Airbus' statement came the same day the European Aviation Safety Agency said 20 of the aircraft must be inspected after cracks were found in the wings of Singapore Airlines, Emirates and Air France planes.
"This is not a fatigue cracking problem," said Tom Williams, a vice-president with Airbus, blaming the cracks on design and manufacturing issues. "The cracks do not compromise the airworthiness of the aircraft."
Dominique Fouda, a spokesman with the European air safety agency, said eight planes must be fully inspected by Friday and the remaining 12 within six weeks.
"The most urgent inspections concern six planes from Singapore Airlines and two from Emirates," he said.
Among the 12 others, one plane belongs to Air France and another is a test plane belonging to Airbus.
A source close to the matter had earlier told AFP that 30 A380s were the subject of concern.
"The goal of these inspections is to understand a little better the origin of these problems," Fouda said. "This directive is aimed at having a better understanding of this phenomenon, which is not complete for the moment."
He refused to comment on theories that the cracks may be due to a premature launch of the aircraft.
"As long as the investigation is not over, we must not speculate," he said.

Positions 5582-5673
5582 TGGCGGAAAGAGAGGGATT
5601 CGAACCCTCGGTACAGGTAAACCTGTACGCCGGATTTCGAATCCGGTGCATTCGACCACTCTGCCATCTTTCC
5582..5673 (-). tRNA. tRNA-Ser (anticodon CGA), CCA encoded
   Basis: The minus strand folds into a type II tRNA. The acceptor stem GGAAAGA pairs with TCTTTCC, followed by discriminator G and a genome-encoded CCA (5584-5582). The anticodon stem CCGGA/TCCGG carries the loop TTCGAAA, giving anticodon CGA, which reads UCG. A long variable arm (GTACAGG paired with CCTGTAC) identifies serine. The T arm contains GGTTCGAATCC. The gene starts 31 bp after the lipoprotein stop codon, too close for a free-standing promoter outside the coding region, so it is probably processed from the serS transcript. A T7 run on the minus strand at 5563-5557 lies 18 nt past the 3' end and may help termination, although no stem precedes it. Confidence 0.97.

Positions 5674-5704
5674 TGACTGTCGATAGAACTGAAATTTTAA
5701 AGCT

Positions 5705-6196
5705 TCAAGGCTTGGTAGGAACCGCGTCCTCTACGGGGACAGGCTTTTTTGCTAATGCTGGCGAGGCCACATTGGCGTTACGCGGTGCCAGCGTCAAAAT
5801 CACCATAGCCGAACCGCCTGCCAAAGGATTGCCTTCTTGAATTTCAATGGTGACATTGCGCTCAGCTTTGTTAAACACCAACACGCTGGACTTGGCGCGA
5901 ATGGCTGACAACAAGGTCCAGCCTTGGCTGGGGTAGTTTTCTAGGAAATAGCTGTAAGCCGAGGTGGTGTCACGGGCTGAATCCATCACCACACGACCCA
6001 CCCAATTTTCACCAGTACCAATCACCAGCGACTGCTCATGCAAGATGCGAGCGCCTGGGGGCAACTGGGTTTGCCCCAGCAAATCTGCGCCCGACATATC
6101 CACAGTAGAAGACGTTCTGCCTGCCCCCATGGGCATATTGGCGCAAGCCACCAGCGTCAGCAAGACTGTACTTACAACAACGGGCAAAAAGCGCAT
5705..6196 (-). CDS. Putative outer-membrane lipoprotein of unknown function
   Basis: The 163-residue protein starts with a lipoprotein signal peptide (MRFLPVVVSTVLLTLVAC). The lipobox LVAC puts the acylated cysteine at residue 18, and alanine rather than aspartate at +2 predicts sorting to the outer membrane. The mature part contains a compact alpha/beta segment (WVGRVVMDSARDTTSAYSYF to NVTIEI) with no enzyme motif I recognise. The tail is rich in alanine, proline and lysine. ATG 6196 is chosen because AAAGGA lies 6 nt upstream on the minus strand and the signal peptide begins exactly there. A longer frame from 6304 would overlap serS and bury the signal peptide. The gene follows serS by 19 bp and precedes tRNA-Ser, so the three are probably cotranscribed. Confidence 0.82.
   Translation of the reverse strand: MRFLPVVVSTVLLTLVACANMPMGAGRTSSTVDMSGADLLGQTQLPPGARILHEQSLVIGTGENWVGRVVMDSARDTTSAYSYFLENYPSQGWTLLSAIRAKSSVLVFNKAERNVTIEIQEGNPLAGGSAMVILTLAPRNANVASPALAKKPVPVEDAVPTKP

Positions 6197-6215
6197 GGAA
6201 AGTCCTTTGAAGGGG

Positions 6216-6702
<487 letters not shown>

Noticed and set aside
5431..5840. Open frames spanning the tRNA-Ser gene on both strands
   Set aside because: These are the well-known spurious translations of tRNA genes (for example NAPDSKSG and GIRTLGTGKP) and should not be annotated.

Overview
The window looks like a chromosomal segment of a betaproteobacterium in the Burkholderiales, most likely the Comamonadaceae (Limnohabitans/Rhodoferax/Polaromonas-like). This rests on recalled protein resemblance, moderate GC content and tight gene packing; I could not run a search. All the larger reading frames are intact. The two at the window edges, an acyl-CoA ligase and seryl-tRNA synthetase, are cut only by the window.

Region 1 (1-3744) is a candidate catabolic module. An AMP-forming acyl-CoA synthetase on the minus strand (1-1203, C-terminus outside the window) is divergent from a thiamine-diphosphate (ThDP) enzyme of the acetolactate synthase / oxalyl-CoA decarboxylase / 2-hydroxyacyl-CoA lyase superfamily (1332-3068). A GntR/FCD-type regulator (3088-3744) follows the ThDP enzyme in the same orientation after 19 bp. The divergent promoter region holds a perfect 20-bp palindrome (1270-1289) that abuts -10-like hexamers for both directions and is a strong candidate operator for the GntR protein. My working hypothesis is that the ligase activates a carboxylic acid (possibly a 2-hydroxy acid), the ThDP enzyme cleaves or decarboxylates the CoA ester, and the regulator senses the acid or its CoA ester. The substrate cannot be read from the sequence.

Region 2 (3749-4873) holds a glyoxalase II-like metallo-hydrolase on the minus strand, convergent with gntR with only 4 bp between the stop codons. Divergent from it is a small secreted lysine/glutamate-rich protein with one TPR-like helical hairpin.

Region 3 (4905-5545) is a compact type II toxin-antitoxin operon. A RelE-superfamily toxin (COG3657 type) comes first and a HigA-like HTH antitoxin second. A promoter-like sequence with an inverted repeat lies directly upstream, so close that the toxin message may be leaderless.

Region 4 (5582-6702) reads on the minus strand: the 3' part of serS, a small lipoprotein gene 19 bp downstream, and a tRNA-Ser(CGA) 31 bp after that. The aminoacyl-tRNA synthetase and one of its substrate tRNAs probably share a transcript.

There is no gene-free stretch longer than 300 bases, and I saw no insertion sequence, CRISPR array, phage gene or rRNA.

Singapore Airlines said Saturday it had begun inspections of its A380s. By Wednesday, checks had been carried out on four aircraft, and there were "findings" during each inspection.
One aircraft was repaired and was back in service while repairs were being carried out on the others, a spokesman said.
A spokeswoman for Emirates, which operates 20 A380s and has ordered another 70, said one of its aircraft had been inspected and another was in the process of being examined.
An Air France spokesman said the company, which operates six A380s, was in talks with Airbus about scheduling an inspection.
The A380 is the world's biggest passenger jet and a key product in Airbus's line-up as it battles its main rival US giant Boeing for the top spot in the world civil airliner industry.
The double-decker plane entered service in 2007 after years of technical delays. There are now 67 in service around the world and while they have never had a fatal accident there have been teething problems.
The plane carries more than 500 passengers or more than 800 if configured entirely in economy class.